“Artificial Intelligence (AI) is revolutionizing the way we live, work and interact with the world, bringing both opportunities and challenges to the forefront of modern society.” The previous sentence was generated by an AI model called ChatGPT, that accepts user input and generates unique responses to each query. Would you be able to differentiate a human and an AI sentence? This question is being repeatedly asked as AI becomes more fluent in imitating human interaction.
The idea of creating a true AI dates back to over a hundred years ago, existing in both the worlds of novels and fiction, as well as the curious minds of early computer scientists. From the early 1700’s to the early 1900’s, numerous novels and fiction material have played with the idea, as well as philosophers and early computer scientists. One of these fiction novels was the popular book “Gulliver’s Travels” by Jonathan Swift, which discusses a fictional device called “the Engine,” a machine that improves knowledge and mechanical operations with the help of a non-human, machine mind. Other real, notable AI accomplishments over the years include the creation of the Three Laws of Robotics by Isaac Asimov in 1942, the defeat of chess grandmaster Gary Kasparov by IBM’s Deep Blue AI Computer in 1997, and the release of the AI language model ChatGPT in 2022.
On November 30th of 2022, AI research and development company OpenAI released an AI model that would shake news outlets and people’s perceptions around the world. This language model, able to be fed commands by logged in users, could produce completely unique responses to complicated tasks, such as writing stories, giving life advice, or even writing code. The model can also produce informational answers to prompts, solve math problems, and maintain a textual, eerily human, interaction. Given all these positives, however, there are controversial takes to a future with AI.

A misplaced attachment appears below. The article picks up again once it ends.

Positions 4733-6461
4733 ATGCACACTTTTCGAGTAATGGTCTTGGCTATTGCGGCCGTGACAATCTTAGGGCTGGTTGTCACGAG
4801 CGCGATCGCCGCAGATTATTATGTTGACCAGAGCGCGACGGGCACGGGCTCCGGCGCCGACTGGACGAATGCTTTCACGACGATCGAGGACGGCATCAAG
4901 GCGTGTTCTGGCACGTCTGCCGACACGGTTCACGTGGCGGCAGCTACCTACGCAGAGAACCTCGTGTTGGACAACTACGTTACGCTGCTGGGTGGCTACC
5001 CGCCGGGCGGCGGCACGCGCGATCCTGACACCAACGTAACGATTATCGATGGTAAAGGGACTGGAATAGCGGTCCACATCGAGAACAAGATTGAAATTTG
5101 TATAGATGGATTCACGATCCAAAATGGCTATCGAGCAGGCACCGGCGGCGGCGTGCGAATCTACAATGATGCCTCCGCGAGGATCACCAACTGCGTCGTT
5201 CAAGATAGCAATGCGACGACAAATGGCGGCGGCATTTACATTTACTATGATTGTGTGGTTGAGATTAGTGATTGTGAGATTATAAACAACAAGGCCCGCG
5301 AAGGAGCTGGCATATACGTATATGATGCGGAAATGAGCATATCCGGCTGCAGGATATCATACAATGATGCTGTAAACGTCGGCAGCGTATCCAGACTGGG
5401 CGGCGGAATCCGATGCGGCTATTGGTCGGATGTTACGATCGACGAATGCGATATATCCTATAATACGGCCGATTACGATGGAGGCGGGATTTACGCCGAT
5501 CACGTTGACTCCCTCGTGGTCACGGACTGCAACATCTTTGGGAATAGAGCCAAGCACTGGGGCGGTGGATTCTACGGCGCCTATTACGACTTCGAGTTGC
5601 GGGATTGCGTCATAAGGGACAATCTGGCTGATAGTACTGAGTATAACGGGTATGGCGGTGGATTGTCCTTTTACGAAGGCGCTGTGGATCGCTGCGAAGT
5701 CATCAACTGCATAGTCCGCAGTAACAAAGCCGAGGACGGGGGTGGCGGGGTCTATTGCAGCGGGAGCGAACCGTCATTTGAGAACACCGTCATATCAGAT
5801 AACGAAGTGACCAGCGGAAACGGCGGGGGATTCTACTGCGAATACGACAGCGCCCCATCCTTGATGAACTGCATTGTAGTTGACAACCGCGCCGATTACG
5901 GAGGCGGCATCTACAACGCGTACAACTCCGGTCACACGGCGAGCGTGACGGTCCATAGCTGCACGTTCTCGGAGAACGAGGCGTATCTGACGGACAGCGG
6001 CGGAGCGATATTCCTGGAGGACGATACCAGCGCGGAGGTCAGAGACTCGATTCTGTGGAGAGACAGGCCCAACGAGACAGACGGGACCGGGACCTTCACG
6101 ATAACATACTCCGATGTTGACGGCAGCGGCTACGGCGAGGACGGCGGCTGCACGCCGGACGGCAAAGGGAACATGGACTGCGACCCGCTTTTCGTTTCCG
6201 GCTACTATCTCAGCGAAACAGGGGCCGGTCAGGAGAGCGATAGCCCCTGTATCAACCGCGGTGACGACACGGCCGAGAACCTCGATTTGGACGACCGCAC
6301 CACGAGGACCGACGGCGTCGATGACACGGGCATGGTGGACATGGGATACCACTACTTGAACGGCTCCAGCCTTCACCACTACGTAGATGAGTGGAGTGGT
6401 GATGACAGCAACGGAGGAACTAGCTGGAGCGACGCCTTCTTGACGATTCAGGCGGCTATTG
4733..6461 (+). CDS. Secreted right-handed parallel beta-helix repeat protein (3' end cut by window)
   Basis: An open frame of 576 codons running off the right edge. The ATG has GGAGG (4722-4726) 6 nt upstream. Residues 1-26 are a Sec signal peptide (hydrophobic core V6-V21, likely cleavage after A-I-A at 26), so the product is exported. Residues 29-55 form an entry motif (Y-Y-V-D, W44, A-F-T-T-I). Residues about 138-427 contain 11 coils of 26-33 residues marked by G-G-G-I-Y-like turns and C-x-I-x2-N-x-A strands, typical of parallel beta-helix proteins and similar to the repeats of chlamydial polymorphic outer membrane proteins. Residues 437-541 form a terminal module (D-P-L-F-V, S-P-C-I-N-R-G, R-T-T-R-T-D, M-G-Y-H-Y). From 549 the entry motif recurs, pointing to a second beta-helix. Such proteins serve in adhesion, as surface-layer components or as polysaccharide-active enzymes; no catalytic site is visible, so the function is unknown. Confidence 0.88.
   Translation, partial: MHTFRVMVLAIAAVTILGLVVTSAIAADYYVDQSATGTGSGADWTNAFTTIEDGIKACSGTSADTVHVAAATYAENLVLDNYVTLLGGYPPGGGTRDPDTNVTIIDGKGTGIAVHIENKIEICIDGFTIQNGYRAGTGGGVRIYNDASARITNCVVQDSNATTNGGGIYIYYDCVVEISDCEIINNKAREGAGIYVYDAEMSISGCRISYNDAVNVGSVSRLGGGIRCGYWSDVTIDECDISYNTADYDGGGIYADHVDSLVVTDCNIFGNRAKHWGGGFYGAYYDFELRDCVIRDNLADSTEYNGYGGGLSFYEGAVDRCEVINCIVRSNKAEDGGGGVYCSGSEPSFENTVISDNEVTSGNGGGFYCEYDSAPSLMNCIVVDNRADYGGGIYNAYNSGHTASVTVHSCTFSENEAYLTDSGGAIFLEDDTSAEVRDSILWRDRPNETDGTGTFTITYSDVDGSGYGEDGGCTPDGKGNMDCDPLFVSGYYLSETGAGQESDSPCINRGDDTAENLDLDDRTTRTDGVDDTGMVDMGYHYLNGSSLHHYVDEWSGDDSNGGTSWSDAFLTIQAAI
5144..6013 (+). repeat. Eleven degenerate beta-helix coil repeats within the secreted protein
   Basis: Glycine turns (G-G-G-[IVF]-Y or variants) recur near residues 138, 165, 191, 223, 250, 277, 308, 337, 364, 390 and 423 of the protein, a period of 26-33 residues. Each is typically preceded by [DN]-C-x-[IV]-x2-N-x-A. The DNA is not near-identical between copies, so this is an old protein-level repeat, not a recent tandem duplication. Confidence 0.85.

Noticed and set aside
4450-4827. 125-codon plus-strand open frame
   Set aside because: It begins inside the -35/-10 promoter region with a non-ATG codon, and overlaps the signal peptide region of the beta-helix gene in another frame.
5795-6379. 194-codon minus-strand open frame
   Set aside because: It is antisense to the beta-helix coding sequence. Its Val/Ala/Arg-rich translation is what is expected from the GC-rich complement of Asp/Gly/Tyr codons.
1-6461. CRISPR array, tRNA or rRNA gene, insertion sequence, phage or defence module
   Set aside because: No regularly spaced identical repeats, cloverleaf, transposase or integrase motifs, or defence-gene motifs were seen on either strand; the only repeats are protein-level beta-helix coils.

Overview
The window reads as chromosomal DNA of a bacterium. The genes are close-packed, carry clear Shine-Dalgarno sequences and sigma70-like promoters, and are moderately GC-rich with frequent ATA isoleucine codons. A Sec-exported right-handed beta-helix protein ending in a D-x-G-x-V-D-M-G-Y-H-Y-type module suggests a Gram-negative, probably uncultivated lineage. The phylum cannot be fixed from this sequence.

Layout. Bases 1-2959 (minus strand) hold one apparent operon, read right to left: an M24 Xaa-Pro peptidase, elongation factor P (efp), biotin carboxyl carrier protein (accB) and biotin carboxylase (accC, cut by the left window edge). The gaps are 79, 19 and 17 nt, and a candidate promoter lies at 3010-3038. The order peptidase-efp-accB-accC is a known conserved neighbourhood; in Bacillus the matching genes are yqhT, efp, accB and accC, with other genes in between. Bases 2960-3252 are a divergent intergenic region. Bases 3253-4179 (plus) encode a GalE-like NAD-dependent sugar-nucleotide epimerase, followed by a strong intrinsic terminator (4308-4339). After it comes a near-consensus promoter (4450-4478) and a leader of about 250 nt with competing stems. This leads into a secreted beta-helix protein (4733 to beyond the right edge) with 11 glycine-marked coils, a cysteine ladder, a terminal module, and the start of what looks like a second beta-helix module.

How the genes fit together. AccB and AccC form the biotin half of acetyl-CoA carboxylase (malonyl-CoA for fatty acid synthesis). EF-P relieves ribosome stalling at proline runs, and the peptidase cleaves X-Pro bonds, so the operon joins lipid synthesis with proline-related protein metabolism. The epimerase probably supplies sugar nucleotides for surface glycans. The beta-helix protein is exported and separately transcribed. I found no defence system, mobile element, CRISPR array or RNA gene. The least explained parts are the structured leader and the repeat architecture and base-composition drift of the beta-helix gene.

Nicholas Negroponte’s “Being Digital”, an outlook and prediction on tech written in 1995, accurately describes the current public outcry against AI intelligence in today’s modern world: “‘Ease of use’ has been such a compelling goal that we sometimes forget that many people don’t want to use the machine at all. They want to get something done.” If the use of machines is to become more efficient, at what point does “efficiency” surpass the need for human creativity? Orcas Island High School English teacher, Maurice Austin, establishes his view on the debate with these personal words:
“After leaving mom’s today, I cried off and on until Seattle, when the “driver mind” took over and held sway until I was in the line for the ferry. Enter what I’ll say at my sister’s memorial on my phone?? No–I used a pen on the back of a copy of the chapter one Speech and Communications handout. Need paper, pen, ability to revise and see both options, lines and arrows, to weigh my thoughts…… that’s it. That’s what ChatGPT doesn’t offer. The option of weighing our OWN thoughts. Rather than a machine’s.”
The difference between a human and machine is physical, raw experience and the feelings associated with it. ChatGPT can produce a eulogy centered around a loved one provided enough descriptive input. However, the inability for it to experience physical and emotional depth makes life something only humans can capture.
David Galernter from “Big Think” describes a scary prediction for the future of machine-learning, one where the machines control us: “The danger is not that machines are becoming more human-like. The danger is that humans are becoming more machine-like.” Whether it’s generating class-assigned English essays, Buzzfeed articles, or educational material, the emergence of ChatGPT poses a threat to the traditional academic setting by providing machine-made responses to human-related issues. While the efficiency advantages of a sophisticated AI language model may seem new and attractive to consumers now, this “intelligent” tool will only continue to threaten human ingenuity.